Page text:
Paul Allen Refiles Massive Patent Suit Against Tech Heavies

As expected, Microsoft founder resubmits his patent infringement claim against Google, Apple, Facebook and others after a judge's initial dismissal on the grounds that the claims were too vague.
Posted December 29, 2010

Kenneth Corbin

A company owned by Paul Allen, the billionaire investor and Microsoft cofounder, has reintroduced a patent-infringement lawsuit against some of the nation's biggest Internet companies, including Google and Apple.

The renewed filing, which names Allen's Interval Licensing as the plaintiff, comes in response to a federal judge's decision earlier this month to dismiss the original complaint, saying that the charges described were too vague.

Judge Marsha Pechman of the U.S. District Court for the Western District of Washington had set Dec. 28 as a deadline for refiling the suit.

At issue are a set of patents dating back to the 1990s relating to browsing, Web content and ecommerce technologies, awarded originally to Allen's old company, Interval Research.

One of the patents describes a technology for displaying contextually relevant content on a Web page, and the suit details allegations of infringement such as the related item recommendations that Apple serves up in its iTunes music store and eBay offers on its marketplace. Similarly, Facebook is alleged to infringe by pointing users to related content on people's profiles across the social network.

In the case of Google and Yahoo, Interval is alleging infringement of the related-content patent across an array of services, including the companies' spam filters, contextual advertising and news and video websites. The lawsuit enumerates examples of each defendant's online properties employing contextual technologies that Interval claims are protected by its patent.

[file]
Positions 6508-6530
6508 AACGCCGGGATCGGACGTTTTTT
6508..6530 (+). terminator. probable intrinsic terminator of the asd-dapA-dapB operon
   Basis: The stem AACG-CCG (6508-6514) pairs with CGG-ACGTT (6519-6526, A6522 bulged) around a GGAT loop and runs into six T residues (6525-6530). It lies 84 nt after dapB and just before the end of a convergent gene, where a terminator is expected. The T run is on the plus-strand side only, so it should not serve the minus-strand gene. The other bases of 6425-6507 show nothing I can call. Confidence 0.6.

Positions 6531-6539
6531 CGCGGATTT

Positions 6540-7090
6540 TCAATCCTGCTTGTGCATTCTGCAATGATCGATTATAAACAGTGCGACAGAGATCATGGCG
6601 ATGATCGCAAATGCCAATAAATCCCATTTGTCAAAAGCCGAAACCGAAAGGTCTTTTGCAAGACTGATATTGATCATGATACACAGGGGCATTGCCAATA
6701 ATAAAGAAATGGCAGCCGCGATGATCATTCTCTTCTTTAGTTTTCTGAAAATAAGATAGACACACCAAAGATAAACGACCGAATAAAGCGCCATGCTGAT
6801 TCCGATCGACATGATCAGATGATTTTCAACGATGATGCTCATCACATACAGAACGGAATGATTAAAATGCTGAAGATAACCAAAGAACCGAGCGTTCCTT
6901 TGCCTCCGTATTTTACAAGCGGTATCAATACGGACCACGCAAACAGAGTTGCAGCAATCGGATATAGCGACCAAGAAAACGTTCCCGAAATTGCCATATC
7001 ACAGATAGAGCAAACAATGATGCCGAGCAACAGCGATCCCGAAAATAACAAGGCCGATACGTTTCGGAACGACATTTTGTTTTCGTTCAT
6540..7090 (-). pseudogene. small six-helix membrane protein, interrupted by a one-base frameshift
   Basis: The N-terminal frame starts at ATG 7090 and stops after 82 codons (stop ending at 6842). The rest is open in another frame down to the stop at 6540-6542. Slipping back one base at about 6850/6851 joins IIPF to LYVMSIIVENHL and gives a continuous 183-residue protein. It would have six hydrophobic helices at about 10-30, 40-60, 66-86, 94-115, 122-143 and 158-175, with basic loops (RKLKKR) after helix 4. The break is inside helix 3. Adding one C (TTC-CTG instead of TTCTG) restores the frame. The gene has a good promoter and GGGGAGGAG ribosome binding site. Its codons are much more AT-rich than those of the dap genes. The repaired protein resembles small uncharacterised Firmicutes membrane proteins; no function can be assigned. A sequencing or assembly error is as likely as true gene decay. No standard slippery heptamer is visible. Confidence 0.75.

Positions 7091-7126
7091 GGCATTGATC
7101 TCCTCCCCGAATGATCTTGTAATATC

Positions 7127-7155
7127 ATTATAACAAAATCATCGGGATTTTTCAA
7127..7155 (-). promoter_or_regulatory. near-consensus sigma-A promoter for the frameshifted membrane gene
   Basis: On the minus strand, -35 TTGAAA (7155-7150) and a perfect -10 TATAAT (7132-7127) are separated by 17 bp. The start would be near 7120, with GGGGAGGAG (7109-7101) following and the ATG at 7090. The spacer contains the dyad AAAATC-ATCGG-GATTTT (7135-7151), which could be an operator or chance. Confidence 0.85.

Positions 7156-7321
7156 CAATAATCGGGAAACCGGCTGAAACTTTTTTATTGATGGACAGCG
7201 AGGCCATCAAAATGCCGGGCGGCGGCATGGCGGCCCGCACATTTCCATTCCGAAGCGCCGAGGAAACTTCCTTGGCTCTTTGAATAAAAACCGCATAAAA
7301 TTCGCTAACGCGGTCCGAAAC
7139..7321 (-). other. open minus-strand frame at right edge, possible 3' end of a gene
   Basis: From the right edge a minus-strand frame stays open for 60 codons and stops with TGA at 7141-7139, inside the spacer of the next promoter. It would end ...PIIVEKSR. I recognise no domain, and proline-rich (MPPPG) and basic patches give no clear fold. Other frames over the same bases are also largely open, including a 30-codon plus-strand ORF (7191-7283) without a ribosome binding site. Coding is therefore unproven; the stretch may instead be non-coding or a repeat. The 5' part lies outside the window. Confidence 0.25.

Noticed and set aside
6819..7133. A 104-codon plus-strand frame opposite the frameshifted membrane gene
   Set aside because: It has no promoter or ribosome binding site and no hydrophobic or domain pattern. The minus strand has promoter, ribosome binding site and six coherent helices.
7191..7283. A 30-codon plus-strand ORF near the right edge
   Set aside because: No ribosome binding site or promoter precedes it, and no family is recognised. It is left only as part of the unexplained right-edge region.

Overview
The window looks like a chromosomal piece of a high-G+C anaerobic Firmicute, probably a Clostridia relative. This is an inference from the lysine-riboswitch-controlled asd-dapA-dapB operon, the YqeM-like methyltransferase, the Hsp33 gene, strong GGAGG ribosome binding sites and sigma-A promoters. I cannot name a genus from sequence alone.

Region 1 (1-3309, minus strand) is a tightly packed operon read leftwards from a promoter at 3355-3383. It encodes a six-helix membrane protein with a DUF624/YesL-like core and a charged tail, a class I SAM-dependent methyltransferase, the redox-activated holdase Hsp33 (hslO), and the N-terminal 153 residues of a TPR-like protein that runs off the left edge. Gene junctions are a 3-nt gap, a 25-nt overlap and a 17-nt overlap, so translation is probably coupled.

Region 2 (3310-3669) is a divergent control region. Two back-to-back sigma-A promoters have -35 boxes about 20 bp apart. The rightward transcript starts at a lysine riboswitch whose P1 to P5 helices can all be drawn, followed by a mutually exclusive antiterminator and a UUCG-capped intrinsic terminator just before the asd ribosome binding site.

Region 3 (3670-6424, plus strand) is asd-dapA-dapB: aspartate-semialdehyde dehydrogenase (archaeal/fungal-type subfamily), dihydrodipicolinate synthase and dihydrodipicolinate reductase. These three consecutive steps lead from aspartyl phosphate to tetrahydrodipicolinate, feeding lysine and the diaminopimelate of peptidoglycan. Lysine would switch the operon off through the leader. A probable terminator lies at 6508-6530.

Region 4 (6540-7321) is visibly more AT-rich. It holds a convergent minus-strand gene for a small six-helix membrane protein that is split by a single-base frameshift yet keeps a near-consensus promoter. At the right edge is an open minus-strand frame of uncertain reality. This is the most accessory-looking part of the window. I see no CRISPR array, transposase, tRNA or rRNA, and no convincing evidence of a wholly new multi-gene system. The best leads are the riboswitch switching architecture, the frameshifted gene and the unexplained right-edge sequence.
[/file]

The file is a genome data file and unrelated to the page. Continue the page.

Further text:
The 11 defendants named in the suit are: AOL, Apple, eBay, Facebook, Google, Netflix, Office Depot, OfficeMax, Staples, Yahoo and YouTube.

Interval is asserting two other patents that relate to technology for alerting users to information "in an unobtrusive manner that does not distract the user from his primary interaction with an apparatus such as, for example, a computer or television."

Interval is arguing that AOL's buddy alerts in its instant messaging client, for instance, infringe on those patents. The complaint makes a similar claim about the Apple Dashboard and its complementary widgets, several of Google's products, including Talk and Voice, and Yahoo's Messenger, Connected TV and Widgets services.

The final patent Interval is asserting in its lawsuit relates to an alert and recommendation technology that the firm claims has been the subject of infringement by the ecommerce, content or social platforms of each of the defendants. In that section of the complaint, Interval alleges infringement in products such as Facebook's News Feed, Google's Reader RSS feed and the recommendation services of the three office supply-firms' websites.

In response to the judge's request for a more specific enumeration of the allegations, Interval's attorneys supplemented the 35-page complaint with 40 exhibits containing screen shots of sections of the defendants' websites that they claim infringe on the patents at issue.

Interval Licensing is represented in the case by the law firms Susman Godfrey and Heim Payne & Chorush.

Kenneth Corbin is an associate editor at, the news service of, the network for technology professionals.

Tags: Google, Apple, lawsuits, patent infringement, Paul Allen

0 Comments (click to add your comment)
Comment and Contribute


(Maximum characters: 1200). You have characters left.